Ochre Jelly: Ochre Jellies first appeared in OD&D Vol. 2. Their Hit Dice has increased from 5 to 6, and they now appear in groups of 1-3 instead of always being solitary. The damage they do has changed very slightly, from 2-12 to 3-12. The ochre jelly is an unusual case, in that it seems to have been simplified from OD&D to AD&D. The basic monster is still the same, a giant amoeba that seeps through dungeons. They are still split into two smaller jellies by lightning attacks, but in OD&D attacks from weapons did the same thing. There’s no mention of that here. (As a side note, these smaller jellies are now said to do half normal damage.) There’s also nothing mentioned in AD&D about them being unable to eat through metal or stone, nor that they can dissolve wood (although they do eat cellulose, which I suppose could be stretched to include wood eating). The only new ability it gets is that it can travel on the walls and ceiling.
Octopus, Giant: Originally included as a rumoured monster in OD&D Vol. 3, giant octopi first got stats in Supplement II: Blackmoor. Their Number Appearing has decreased from 1-4 to 1-3. Their swim speed has increased from 9 to 12. And their Hit Dice has doubled, from 4 to 8: obviously the average octopus now encountered is much bigger than before. Even so, their tentacles do less damage, from 1-6 down to 1-4, but their bite has gone from 1-6 to 2-12. It has gained the ability to constrict foes, which it couldn’t do before, and there are a whole host of rules about arms being pinned and how strong you need to be to stop from getting crushed. Another big change is that they now have an alignment of Neutral (Evil), which makes them just that little bit more sinister.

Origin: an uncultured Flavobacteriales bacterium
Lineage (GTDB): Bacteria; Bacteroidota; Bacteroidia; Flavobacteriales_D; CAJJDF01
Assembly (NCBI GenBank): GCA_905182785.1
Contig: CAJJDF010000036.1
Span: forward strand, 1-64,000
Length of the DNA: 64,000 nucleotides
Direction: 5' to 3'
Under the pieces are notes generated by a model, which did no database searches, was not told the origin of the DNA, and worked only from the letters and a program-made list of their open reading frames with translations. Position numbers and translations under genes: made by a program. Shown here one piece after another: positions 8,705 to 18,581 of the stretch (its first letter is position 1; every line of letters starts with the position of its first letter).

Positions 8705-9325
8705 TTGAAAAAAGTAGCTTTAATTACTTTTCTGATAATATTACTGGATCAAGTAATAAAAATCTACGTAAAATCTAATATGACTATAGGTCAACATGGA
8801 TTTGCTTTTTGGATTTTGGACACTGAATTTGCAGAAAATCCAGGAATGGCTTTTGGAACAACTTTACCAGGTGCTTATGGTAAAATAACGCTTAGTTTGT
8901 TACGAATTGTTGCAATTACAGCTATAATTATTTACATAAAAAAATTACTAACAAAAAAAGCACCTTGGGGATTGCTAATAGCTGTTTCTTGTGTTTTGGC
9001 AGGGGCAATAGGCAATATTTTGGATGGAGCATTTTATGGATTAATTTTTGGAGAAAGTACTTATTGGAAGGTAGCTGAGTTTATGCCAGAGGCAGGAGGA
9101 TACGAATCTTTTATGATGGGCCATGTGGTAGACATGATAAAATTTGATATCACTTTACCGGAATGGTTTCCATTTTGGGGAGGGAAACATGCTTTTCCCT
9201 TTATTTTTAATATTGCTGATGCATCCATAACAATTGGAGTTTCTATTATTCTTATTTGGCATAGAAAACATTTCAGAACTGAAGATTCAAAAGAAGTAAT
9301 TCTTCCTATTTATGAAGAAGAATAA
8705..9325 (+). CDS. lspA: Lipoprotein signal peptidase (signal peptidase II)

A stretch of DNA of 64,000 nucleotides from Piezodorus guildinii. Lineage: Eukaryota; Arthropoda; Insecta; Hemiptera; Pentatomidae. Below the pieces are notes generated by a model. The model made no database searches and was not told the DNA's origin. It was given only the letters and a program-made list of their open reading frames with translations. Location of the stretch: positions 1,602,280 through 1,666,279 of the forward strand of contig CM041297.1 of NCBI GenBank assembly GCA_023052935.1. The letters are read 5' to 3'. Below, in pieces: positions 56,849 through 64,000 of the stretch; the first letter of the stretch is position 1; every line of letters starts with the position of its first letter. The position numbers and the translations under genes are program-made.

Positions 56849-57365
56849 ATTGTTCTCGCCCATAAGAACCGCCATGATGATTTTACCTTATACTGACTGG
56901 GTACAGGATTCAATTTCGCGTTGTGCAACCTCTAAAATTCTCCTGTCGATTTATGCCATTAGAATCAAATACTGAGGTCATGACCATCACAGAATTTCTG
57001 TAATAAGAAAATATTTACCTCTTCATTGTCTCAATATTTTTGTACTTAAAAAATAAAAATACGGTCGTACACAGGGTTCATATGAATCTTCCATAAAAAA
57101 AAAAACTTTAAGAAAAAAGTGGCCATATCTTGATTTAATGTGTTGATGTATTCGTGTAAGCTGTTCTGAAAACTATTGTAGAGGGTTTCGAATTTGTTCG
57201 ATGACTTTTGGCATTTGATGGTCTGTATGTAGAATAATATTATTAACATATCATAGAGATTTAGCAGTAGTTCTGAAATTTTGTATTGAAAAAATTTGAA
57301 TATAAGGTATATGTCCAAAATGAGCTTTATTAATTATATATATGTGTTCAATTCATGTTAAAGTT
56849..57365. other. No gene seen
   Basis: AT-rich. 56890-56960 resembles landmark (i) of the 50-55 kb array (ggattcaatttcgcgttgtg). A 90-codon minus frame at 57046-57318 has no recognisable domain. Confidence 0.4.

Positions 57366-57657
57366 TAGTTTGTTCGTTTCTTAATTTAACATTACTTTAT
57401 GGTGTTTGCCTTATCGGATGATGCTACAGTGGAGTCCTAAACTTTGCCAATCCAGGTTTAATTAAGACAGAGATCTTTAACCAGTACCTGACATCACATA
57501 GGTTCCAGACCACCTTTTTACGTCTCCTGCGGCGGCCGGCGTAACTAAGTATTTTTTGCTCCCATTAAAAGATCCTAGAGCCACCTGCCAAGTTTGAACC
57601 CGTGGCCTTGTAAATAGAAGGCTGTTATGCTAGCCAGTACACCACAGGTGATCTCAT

Ogre: Ogres debuted in OD&D Vol. 2. Their Number Appearing has changed slightly, from 3-18 to 2-20. Otherwise their stats are the same, but their description has been substantially filled out. They now have leaders like the other humanoid races. They get bonuses to hit and damage if using weapons. They have females and young in their lairs, and they also keep slaves. (But they like to eat the demi-humans, so there’s not much chance you’ll find any dwarves, elves or halflings as ogre slaves.) They have their own language, and can also speak Troll and Stone Giant. They mingle with trolls and giants a fair bit, and are sometimes enslaved by demons. They get a physical description (big, ugly and mostly yellow-skinned) and their lifespan is at least 90 years. The biggest change is that they no longer carry as much treasure as they once did. A wandering ogre in OD&D could be counted on to be carrying from 100 to 600 gold pieces, but now the average one only has 20 to 80 gp. It makes sense with the law of diminishing returns, I guess.
Ogre Mage: This monster first appeared in Supplement I: Greyhawk. Statistically, it hasn’t changed at all. Surprisingly, they’re still extensively referred to here as Japanese Ogres. I thought that would have been gotten rid of by now, but I do think it’s inclusion is an important pointer towards the mythological source of the creature. They still have the same boatload of special abilities: invisibility, fly, cause darkness, polymorph into a human form (now with a limit on allowable height), charm person, sleep, cone of cold (which now does 8d8 damage instead of 8d6), and regeneration of 1 hit point per round. The regeneration has also been altered to allow the creature to reattach severed limbs. They also get the new ability to assume gaseous form, as if they weren’t slippery enough. The only other additions to their entry are that they have 9 Hit Dice leaders, and that they get a physical description.